The Democrats are down to the two I already did. Now let’s take a look at the two Republicans remaining with a chance to win to see how they see Japan.
Mitt Romney’s Foreign Affairs essay is an easy one. Japan is missing, except as, together with Germany, as a country that the US defeated. In fact, most of the known world has been left off his roadmap. Instead his entire focus is on national security, and the Middle East is the only place and Muslims － the bad ones only, mind you － are the only place and people outside of the US that matters*. Even free trade agreements are invoked to solve the Middle East problem. Near the beginning of his essay he does tell you that “…[t]he economic rise of China and other countries across Asia poses a different type of challenge. It is easy to understand why Americans -- and many others around the world -- feel so much unease and uncertainty.” But this thread is never picked up. He is playing to national security conservative Republicans. Nothing else matters on foreign policy until he wins the nomination.
John McCain’s essay is another thing altogether. Now his Middle East policy is basically Bush on steroids － altius, citius, fortius. He sees Japan and Asia from a similar perspective, and is effusive in his praise of Japan, whether it is for “serving alongside” the United States as a “democratic all[y]” in Afghanistan as part of Mr. McCain’s grand strategy of “Uniting the World’s Democracies”, or exerting “international leadership and emerg[ing] as a global power” as part of Mr. McCain’s grand design for “Shaping the Asia-Pacific Century”. It is no surprise then, that a President McCain will “encourage its admirable ‘values-based diplomacy,’ and support its bid for permanent membership in the UN Security Council,” while speaking favorably of the "'arc of freedom and prosperity' stretching across Asia."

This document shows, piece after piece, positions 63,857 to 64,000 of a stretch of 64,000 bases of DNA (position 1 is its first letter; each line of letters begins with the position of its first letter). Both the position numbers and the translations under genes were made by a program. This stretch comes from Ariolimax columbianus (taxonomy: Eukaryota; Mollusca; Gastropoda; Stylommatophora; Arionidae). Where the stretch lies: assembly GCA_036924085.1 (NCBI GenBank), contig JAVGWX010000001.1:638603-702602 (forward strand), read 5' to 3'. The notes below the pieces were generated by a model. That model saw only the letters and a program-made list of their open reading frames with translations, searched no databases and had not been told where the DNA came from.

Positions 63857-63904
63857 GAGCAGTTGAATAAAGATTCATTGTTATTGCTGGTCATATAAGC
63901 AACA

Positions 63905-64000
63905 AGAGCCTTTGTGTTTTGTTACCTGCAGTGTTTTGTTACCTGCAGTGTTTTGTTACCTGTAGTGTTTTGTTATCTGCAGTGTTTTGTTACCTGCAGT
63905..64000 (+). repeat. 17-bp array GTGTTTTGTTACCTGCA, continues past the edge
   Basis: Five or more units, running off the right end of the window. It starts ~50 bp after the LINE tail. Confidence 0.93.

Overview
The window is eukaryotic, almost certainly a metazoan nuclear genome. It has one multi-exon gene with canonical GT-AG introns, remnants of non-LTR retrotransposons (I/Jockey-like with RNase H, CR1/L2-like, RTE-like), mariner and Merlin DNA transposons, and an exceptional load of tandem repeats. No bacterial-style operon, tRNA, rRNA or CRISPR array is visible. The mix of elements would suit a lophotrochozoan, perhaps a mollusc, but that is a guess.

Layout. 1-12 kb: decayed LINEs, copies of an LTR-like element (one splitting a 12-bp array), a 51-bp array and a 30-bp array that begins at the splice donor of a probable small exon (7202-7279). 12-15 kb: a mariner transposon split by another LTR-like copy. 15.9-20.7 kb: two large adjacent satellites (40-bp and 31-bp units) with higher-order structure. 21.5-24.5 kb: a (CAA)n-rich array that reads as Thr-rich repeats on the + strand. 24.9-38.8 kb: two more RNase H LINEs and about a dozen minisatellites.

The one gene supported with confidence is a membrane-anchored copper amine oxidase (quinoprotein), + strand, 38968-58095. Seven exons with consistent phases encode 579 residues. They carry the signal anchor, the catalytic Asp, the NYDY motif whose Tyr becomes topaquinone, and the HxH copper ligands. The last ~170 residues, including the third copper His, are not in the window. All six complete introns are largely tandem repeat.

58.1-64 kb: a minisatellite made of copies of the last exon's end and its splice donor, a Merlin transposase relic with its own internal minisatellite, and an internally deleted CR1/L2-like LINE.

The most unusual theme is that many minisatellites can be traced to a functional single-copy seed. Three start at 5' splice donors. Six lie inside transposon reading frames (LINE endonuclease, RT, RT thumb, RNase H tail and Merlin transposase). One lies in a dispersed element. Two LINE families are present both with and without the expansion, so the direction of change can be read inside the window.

As for North Korea, future talks with it “must take into account [it]s ballistic missile programs, its abduction of Japanese citizens (my italics), and its support for terrorism and proliferation.” China is given even more attention, but not necessarily in ways that the Chinese authorities will appreciate, his conclusion being: “until China moves toward political liberalization, our relationship will be based on periodically shared interests rather than the bedrock of shared values.”
John McCain, a President that the Prime Minister can only love. Prime Minister Abe, that is. And therein lies the… I can’t quite find the right word, but you know what I mean…
Actually, there’s little about Mr. McCain’s thoughts about Japan that goes against official policy here. Yet I cannot escape the feeling that Mr. Fukuda must be hoping that Mr. McCain’s bark is worse than his bite.
* In fact, Mr. Romney’s limitless capacity to live in the moment is one of the secrets to his past successes. It is essential to his ability to slip seemingly effortlessly into any role that he chooses to take on. The downside of all this: The simultaneous, granular attention that a presidential campaign casts brings to all his characters and lines reminds me of that Martian shapeshifter who has a meltdown in a Ray Bradbury story whose name escapes me.
(UPDATE) The Martian, from The Martian Chronicles. Thanks, MTC